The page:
The Most Effective Method to Use a Credit Card Responsibly

Personal finance writers love to preach fire and brimstone about using credit cards. But credit cards are a powerful tool that can make managing your money easier…if you use them wisely.

This blog was born of stupidity. Between the ages of 18 and 25 I racked up nearly $80,000 of debt — much of it on credit cards.
I wrote this article in 2007 when I was still digging out of debt and struggling with how to quit my bad money habits, and I’ve since updated to include some things I’ve learned in six plus years of blogging about money.
Using a credit card responsibly isn’t a difficult concept. What’s important to remember, however, is that how you use credit cards is a habit. During your first few years of using credit cards, you will either develop good habits or bad ones. And you can take it from me, being reckless with credit cards is not only a hard habit to break — it can cost you thousands and thousands of dollars.

How credit cards work

Understanding a bit more about how credit cards work can help you use them responsibly.
When you swipe your credit card, your bank loans you the money to make that purchase. The credit card then gives you a grace period — typically between 20 and 30 days — during which you can pay off that purchase before interest begins to accrue.
Grace periods are powerful because they give you the opportunity to use your credit card as a short but interest-free loan.
As long as you pay every penny you charged last month before the due date, you won’t pay interest.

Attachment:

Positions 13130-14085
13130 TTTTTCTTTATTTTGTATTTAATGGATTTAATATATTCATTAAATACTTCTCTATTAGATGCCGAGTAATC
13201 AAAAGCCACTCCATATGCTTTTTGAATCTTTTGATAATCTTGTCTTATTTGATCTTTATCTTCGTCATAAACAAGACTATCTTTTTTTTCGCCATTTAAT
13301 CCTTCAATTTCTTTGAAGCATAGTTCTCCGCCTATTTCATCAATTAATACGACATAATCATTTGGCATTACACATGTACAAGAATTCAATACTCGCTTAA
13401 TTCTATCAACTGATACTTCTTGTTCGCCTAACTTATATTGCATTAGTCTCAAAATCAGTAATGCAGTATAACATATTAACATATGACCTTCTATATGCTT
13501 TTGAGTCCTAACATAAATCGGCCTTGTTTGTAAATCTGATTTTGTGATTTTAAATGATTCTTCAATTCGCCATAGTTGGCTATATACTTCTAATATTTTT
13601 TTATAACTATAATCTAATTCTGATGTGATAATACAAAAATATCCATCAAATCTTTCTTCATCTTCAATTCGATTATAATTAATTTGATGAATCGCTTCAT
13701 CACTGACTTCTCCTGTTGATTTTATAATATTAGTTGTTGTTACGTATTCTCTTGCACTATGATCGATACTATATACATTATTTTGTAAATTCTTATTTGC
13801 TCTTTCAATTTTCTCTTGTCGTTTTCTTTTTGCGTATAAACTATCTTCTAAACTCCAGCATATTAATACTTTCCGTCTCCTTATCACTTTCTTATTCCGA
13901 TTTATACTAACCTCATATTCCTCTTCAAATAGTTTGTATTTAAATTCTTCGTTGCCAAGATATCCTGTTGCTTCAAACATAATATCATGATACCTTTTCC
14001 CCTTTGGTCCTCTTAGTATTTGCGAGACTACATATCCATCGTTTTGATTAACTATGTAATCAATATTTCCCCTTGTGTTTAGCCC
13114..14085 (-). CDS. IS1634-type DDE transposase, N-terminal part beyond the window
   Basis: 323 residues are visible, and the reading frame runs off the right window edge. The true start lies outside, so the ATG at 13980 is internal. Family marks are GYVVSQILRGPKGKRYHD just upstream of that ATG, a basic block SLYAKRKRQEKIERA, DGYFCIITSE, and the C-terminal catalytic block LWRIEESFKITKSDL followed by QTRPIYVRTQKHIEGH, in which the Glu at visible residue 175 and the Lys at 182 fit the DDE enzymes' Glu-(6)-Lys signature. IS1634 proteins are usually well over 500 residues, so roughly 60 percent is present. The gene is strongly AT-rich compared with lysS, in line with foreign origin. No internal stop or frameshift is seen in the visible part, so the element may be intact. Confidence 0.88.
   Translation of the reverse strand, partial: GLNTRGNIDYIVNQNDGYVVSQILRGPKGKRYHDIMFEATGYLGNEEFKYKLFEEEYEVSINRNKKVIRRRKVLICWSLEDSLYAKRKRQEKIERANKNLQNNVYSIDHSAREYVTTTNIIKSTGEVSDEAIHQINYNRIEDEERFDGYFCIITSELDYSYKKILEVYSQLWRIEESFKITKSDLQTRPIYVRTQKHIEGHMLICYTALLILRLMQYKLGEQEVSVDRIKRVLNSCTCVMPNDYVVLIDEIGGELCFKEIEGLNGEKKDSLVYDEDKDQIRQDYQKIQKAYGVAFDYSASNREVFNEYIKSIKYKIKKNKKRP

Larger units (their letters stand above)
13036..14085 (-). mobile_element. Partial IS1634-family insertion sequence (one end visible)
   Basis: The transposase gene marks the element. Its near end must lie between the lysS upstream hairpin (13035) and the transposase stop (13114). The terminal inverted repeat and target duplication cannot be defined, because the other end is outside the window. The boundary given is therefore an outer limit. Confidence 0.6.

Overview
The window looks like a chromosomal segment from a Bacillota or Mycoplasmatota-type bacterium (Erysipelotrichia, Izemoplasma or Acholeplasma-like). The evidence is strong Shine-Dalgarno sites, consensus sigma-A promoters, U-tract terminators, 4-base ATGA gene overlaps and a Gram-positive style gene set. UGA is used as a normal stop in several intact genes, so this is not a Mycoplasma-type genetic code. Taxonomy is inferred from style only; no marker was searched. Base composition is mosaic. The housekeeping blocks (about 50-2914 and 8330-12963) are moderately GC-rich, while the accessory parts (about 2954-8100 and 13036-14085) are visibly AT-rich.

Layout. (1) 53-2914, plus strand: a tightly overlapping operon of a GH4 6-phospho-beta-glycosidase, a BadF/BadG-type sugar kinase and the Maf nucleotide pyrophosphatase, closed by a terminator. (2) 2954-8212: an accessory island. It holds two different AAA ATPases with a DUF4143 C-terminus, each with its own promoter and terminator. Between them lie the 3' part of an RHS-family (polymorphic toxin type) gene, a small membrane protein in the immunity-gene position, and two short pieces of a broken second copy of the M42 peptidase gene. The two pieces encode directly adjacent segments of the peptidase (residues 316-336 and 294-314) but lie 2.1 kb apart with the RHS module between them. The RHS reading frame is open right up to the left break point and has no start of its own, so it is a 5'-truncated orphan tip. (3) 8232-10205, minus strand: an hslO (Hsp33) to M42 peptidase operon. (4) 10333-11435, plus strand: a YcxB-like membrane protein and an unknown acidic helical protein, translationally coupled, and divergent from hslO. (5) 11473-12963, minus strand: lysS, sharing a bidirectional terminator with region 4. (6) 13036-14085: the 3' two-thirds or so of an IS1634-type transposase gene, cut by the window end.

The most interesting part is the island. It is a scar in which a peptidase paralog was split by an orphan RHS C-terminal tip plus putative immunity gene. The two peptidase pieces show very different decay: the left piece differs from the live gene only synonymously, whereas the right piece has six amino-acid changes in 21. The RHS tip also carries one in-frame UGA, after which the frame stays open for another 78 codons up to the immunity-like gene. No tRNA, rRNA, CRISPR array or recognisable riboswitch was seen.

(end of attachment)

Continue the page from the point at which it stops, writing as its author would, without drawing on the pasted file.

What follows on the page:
Sooner or later, however, many people do not pay their credit card balance in full each month, turning their credit card into a revolving credit line. Finance charges (interest) then accumulate on the unpaid credit card balance each month.
Now the credit card companies make a little bit of money every time you use your card because they charge stores 1 or 2 percent of your purchase (called an interchange fee) to accept the card.
But the real money comes in charge you interest when you carry a balance — in other words, you don’t pay off your purchases in full at the end of the month. Credit cards typically charge interest rates between 10 and 20 percent. So, with interest at a 15 percent annual percentage rate (APR), if you charge $500 to your card that you don’t pay off for a year, you’ll end up paying the bank $75 in interest. If you owe $5,000 that’s $750 a year in interest, $50,000 is $7,500 a year!
The worst part is that credit card companies make it easy to get into this situation by only requiring you pay a small minimum payment each month, usually between 2 and 5 percent of your balance. So until you hit your card’s credit limit — the most the bank will let you borrow — it’s very easy to charge a large balance that’s difficult or impossible for you to pay off.  And, once you have it, the interest meter keeps running.